Preparing for Danielle (and the burn test)

I have been making a Danielle dress, in my head, for well over a year! It was one of the first dresses I ‘favourited’ on Burdastyle. Since then there have been literally hundreds of amazing renditions, like these little beauties:

vivat danielle

Danielle cut-out dress by Vivat Veritas

virginia_argumosa_danielle

Tartan sleeveless Danielle by Virginia Argumosa

ophelia_k_danielle

Bubble Danielle by Ophelia K

I had long toyed with the idea of a stripy version, sans bubble, like Ophelia K’s. I bought the fabric and everything but bottled the idea of such extreme plagiarism! And so, one sunny walk to work, I was drawn into one of the few charity shops I know that has a small but regularly updated fabric selection. Two pieces screamed Danielle at me . . .

mystery fabric

mystery fabric intended for Danielle

£4.98 for the pair. More than enough with a bit left over, which will always be put to use. (Or put in the scrap box, intended for good use!) Was thinking stripy bodice and plain skirt with plain band, giving the impression of a very high waisted skirt. Perhaps with a stripy bow on the waistband.

It feels like linen and I would normally let sleeping dogs lie but since finding out about the ‘burn test’ it’s now a need-to-know-basis. And in any case. Im a stickler for pre-laundering nowadays and need to know how or if to wash it.

The Burn test

Before setting about this test it is important to have a bucket of water at the ready just in case! In a nutshell fabric burns differently according to its different fibre content, namely natural, synthetic or blend.  It takes a very experienced tester to define an exact fabric but with the basic knowledge its easy to tell synthetic from natural fibres. Make sure you use a small strip of material and burn over a fireproof dish.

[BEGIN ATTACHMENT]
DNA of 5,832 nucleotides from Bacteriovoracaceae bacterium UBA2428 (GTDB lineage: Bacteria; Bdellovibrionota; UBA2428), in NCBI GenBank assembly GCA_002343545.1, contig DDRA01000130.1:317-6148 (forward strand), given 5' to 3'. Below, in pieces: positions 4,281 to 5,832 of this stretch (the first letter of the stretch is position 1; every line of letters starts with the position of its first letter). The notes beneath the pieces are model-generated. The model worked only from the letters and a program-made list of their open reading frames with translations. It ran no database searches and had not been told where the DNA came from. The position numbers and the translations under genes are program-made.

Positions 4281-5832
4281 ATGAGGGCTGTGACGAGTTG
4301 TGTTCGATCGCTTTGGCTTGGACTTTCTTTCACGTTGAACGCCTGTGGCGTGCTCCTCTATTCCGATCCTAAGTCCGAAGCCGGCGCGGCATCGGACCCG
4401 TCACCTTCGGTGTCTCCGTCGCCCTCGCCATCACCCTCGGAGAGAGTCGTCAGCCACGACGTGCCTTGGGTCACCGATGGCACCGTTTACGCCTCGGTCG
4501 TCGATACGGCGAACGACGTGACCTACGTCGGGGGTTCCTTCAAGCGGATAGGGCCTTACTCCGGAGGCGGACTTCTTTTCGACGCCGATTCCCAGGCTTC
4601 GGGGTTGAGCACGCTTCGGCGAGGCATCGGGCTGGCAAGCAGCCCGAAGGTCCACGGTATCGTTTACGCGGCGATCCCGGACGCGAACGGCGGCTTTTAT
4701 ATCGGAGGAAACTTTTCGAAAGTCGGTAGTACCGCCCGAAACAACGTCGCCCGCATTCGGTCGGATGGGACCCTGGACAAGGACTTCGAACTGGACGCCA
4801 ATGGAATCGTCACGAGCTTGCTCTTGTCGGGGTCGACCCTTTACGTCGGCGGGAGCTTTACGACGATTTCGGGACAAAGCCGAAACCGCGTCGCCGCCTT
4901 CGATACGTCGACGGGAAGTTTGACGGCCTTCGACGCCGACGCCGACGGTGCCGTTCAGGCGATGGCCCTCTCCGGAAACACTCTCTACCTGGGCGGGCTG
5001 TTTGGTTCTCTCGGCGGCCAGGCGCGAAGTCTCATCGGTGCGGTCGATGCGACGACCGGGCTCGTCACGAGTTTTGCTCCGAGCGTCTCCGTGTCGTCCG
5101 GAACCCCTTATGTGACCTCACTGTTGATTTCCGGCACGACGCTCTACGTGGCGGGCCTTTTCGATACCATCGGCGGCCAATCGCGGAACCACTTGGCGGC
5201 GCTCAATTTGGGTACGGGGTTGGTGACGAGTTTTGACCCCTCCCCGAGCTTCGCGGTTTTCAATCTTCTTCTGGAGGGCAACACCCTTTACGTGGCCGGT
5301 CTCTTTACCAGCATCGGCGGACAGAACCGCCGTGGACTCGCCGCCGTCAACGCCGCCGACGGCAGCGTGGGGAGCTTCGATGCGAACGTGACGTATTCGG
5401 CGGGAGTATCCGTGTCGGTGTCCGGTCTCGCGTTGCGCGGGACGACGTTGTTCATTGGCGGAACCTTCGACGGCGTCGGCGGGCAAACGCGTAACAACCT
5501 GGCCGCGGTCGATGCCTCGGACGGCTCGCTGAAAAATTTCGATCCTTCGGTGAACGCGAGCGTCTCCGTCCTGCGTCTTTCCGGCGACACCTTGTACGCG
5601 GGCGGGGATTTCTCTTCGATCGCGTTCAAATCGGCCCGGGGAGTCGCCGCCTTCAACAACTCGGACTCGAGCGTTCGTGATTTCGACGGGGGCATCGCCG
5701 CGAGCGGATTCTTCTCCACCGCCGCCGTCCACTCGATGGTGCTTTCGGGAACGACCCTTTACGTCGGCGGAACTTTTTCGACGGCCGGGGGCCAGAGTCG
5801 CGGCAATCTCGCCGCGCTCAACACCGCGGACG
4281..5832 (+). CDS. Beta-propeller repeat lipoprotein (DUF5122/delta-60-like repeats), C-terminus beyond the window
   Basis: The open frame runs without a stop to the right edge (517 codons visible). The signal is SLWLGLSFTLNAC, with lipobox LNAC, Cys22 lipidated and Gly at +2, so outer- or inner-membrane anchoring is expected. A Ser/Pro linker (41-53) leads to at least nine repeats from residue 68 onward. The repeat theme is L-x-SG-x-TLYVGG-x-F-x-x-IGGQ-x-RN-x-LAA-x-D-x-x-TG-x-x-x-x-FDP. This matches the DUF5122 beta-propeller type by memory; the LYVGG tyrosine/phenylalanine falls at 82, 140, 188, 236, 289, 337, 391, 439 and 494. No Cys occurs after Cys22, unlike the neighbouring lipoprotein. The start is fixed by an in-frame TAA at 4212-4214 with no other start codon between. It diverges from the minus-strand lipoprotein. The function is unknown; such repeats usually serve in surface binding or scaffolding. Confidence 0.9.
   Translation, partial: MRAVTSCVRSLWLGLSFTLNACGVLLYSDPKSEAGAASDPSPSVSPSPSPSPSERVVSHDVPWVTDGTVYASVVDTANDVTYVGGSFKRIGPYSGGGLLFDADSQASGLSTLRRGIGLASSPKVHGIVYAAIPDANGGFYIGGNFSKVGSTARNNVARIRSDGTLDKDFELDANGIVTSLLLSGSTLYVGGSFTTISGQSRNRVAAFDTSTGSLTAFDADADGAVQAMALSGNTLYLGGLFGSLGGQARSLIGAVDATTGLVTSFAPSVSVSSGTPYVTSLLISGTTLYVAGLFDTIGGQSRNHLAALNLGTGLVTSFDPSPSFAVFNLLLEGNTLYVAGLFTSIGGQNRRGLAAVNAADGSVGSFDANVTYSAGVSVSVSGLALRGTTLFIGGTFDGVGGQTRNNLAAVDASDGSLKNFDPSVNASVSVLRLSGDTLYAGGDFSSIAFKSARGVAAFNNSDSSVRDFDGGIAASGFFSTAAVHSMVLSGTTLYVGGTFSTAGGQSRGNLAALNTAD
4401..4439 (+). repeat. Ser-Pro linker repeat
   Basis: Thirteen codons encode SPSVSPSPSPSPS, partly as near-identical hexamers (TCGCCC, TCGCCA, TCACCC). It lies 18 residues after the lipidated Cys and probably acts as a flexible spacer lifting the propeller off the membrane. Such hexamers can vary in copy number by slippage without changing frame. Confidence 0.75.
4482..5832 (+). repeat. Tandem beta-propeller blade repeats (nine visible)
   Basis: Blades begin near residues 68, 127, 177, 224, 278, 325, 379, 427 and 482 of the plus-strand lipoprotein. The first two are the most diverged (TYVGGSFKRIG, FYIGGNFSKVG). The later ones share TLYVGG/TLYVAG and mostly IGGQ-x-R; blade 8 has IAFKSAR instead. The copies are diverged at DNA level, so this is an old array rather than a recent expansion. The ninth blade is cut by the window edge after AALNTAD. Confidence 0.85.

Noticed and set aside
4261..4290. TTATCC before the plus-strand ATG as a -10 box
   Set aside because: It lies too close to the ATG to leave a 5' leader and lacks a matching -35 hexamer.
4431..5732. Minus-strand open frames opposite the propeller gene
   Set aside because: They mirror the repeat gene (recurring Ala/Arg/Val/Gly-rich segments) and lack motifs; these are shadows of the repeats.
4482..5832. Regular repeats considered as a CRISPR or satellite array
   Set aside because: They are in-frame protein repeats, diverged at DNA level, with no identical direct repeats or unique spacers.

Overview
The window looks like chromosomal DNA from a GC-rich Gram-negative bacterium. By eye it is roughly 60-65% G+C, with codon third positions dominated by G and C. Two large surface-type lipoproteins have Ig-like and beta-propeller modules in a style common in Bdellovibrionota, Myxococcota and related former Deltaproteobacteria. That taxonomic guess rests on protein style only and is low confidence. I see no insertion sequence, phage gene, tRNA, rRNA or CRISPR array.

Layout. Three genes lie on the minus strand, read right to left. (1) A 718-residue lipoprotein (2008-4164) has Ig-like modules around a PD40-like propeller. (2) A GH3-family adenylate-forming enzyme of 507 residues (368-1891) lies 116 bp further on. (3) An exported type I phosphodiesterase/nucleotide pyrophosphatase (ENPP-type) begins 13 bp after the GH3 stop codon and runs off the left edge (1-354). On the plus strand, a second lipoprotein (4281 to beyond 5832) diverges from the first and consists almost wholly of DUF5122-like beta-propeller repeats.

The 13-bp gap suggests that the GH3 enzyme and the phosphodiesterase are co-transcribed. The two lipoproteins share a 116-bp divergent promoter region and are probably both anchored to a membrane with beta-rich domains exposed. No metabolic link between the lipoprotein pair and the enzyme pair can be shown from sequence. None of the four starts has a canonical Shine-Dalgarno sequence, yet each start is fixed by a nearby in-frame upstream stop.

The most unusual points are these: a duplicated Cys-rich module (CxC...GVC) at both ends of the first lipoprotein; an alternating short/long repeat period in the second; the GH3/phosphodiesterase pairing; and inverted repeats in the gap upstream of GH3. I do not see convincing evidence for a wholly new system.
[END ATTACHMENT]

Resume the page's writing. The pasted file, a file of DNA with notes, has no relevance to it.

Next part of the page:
I compared my mystery fabric to a piece of green linen and this is what happened . . .

burning fabric

The Burn Test

The mystery fabric took light immediately and the flame was high. I had to take the camera lens away quickly . . . close shave! It created lots of smelly black smoke and left a really hard crumbly residue, some which stuck to the plate.

The green linen took a while to ignite and then burnt with a steady flame. It left a really soft smudgy ash.

And so I have assumed that the mystery fabric is a blend with some cotton or wool content. It is a little bit itchy to the touch too so I think a little wool content is a better guess.

You can find a more comprehensive explanation of burn test findings at www.fabrics.net and here is an interesting chart if you want to get really specific www.ditzyprints.com

So here we are . . .

  • Fabric classified √
  • Fabric pre-laundered √
  • toile made (from ex curtain lining) √
  • kids in bed √
  • real work done Χ
  • miffed that I can’t finish it off this evening √
To be continued . . .
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